Market Updates

Worcester, Droitwich & Malvern Market Update – August 2023


Swap rates give us a good indication of changes to come in mortgage costs – reflecting the cost of borrowing for lenders.

Inflation data for June, released on 19th July, was better than expected with headline inflation down to 7.3% and core inflation 6.4%. This better news filtered through into lower interest rates on 5-year swaps, seeing them dip back below 5%, reversing the previous trend.

Also, at the end of last month, Housing and Levelling Up Secretary Michael Gove made a major speech signalling the importance being given to a new national housebuilding strategy. In the speech, he said “Most people agree that we need to build more homes – the question is how we go about it. Rather than concreting over the countryside, we have set out a plan today to build the right homes in the right places where there is community support – and we are putting the resources behind it to help make this vision a reality.”

The Government says it will be taking steps to unblock the bottlenecks in the planning system and introduce new flexibilities to convert shops, takeaways and betting shops into homes to help rejuvenate failing high streets. Red tape is also going to be cut to enable barn conversions and the repurposing of redundant warehouses and agricultural buildings. New freedoms to extend homes, convert lofts and renovate buildings will also help provide new accommodation within existing properties. This renewed commitment to housing should act as a reminder of the importance of a healthy housing market to the economy and successive governments.


The latest available Land Registry statistics, for the year ended 31st March 2023, reveal that there were 32% fewer sales in Worcestershire than the previous 12 months, when the transaction numbers were boosted by stamp duty incentives. The actual number of transactions was 3724. Sales in Worcester were down 34% at 1628. Malvern was down by 29% at 568 and Droitwich down 28% at 439.

Over the last 12 months, transaction values varied across the county, but all have shown growth. Malvern’s average transaction remains highest at £310.1K up 6% with Droitwich next at £298K up 7%. In Worcester, where 44.2% of the sales were recorded, the average sales price also increased by 7% to £259.5K.
The increases in average sales price over the last five years are shown below:

Across the WR postcode area, the average rent for homes, let over the last 12 months, has increased by 7% to £814. 46% of the properties let were flats, achieving an average of £704 with houses having achieved £930 per month. The average rent for properties let in Droitwich at £735 is 10% lower overall due to flats here averaging £588 and houses slightly lower at £920. In Malvern, the average rent on homes let in the last 12 months is 28% higher at £934 despite being made up of 67% flats, which achieved an average of £850 per month, and houses £1,149 per month. Worcester remained closer to the average at £798.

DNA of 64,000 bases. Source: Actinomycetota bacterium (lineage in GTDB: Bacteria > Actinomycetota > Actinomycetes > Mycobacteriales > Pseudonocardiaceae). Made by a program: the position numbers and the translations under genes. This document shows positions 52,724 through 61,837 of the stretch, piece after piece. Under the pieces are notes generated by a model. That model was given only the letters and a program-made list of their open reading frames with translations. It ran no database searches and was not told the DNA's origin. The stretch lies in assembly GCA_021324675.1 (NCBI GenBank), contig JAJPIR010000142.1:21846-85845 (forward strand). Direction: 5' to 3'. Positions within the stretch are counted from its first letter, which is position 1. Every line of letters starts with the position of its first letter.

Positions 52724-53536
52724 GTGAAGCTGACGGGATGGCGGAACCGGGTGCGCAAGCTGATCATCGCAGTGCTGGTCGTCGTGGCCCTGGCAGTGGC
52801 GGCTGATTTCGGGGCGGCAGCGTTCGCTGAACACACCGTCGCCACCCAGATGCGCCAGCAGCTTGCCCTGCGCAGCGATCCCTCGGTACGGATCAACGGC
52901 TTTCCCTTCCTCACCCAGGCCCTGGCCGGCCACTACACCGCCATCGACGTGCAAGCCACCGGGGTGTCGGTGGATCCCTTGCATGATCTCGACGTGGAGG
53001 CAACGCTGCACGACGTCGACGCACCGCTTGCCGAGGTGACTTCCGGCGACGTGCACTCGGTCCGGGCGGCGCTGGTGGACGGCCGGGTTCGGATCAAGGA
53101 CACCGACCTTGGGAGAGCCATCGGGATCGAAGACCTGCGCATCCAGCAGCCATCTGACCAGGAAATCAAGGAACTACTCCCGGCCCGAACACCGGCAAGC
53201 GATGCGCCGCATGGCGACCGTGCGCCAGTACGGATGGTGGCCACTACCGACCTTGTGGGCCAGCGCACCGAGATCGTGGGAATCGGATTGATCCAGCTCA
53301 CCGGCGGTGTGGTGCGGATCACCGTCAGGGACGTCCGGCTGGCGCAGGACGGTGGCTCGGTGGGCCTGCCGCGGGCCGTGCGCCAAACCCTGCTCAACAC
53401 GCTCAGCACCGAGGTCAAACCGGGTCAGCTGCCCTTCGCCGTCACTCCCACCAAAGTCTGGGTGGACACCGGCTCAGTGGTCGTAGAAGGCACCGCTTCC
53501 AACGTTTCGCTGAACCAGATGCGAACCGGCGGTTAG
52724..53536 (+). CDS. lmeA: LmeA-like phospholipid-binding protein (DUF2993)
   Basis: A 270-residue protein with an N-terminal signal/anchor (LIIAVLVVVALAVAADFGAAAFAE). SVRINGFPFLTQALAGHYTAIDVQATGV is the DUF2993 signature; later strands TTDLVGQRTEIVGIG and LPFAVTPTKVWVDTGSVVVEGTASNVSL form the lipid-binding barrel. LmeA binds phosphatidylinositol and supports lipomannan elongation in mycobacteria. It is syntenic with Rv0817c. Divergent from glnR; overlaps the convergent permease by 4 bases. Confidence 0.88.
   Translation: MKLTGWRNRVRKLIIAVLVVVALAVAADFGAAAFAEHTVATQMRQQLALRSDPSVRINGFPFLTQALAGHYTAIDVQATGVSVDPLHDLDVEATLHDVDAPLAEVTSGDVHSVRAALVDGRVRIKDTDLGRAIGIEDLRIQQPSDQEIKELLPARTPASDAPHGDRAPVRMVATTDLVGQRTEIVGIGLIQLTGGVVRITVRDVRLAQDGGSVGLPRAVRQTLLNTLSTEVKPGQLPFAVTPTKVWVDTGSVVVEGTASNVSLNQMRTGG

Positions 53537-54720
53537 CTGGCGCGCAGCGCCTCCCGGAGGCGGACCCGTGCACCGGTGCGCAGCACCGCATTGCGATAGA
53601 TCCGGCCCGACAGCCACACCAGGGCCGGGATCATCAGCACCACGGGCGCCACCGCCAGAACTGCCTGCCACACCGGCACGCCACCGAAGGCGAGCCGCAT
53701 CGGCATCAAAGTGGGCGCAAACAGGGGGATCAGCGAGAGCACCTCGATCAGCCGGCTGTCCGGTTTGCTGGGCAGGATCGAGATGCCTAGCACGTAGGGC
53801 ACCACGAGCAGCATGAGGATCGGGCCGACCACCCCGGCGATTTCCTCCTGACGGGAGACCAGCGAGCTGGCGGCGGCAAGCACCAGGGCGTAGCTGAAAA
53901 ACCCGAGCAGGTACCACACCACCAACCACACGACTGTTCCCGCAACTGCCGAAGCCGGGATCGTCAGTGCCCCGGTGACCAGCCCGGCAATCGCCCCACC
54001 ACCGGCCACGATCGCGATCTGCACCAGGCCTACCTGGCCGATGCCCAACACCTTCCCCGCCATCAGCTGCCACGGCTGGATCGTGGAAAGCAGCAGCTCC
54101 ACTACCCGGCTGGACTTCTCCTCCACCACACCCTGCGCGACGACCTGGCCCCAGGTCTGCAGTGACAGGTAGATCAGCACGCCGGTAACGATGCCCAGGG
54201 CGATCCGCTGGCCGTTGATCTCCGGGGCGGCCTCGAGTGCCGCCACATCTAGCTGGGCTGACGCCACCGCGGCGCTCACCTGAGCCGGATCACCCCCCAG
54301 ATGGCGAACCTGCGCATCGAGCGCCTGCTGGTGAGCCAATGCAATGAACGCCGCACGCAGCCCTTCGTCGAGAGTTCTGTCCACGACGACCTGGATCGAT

Source: Dataloft Market Rental Analysis (rental data is limited and based on achieved rents for approximately 10-15% market share, depending on location).


Month-on-month property prices remain consistent, however both the Nationwide and Halifax report average prices in June are lower than this time a year ago. Prices however remain significantly higher than at the start of 2021.

HMRC report just over 80,000 sales took place in May. Except for 2020 during the lockdown, this is the lowest May total since 2012 and 12% lower than the 10-year (2010-2019) average. While the number of mortgages approved in May was higher than in April, the level of lending is considerably lower than a year ago, according to latest data from the Bank of England. So far this year there have been 32% fewer loans approved compared to last year.


Amid a sharp fall in petrol prices, inflation fell further than expected in June to 7.9% and eased forecasts for upcoming Bank of England interest rate rises. This better news on inflation filtered through into lower interest rates on 5-year swaps, dipping back below 5%.

The UK economy shrank by 0.1% in May following growth of 0.2% in April. In the three months to May, economic growth remained static. The labour market remains strong with unemployment just 3.8% (ONS).

UK wages rose by 7.3% in the three months to May, their fastest rate (excluding the pandemic) in 20 years. The Bank of England has warned that continued high pay growth is likely to prolong high rates of inflation.


Annual growth in rental prices in the UK is at its strongest since records began at 5.1% in June. The Index of Private Rented Housing Prices reports on both new lets and renewals.

A monthly rise of 1.3% took the average rent in the UK on newly agreed rental contracts to £1,229 in June, a 10.4% year-on-year increase (Homelet).

According to research by Savills, 75% of mortgaged buy-to-let properties have a loan-to-value of less than 60%, and one in three less than 50%. Only landlords leveraged at 80% or more have seen current profits move to negative territory.


In response to the regular feedback we receive regarding the value of our Market Updates we have decided to publish more regular market insights online. We are emerging from an unprecedented period of activity at the same time as having to cope with equally unusual economic pressures; added to which there is a measure of political uncertainty fuelled by the mainstream media.

In the midst of this turbulence we believe it is important for you to hear clear, evidence based messages to help you navigate in the current market and make the right choices.

With nearly two decades of experience our MD, Matt Nicol is keen to ensure you have access to expert advice and invites you to ask him directly via our website or by following us on our social media channels.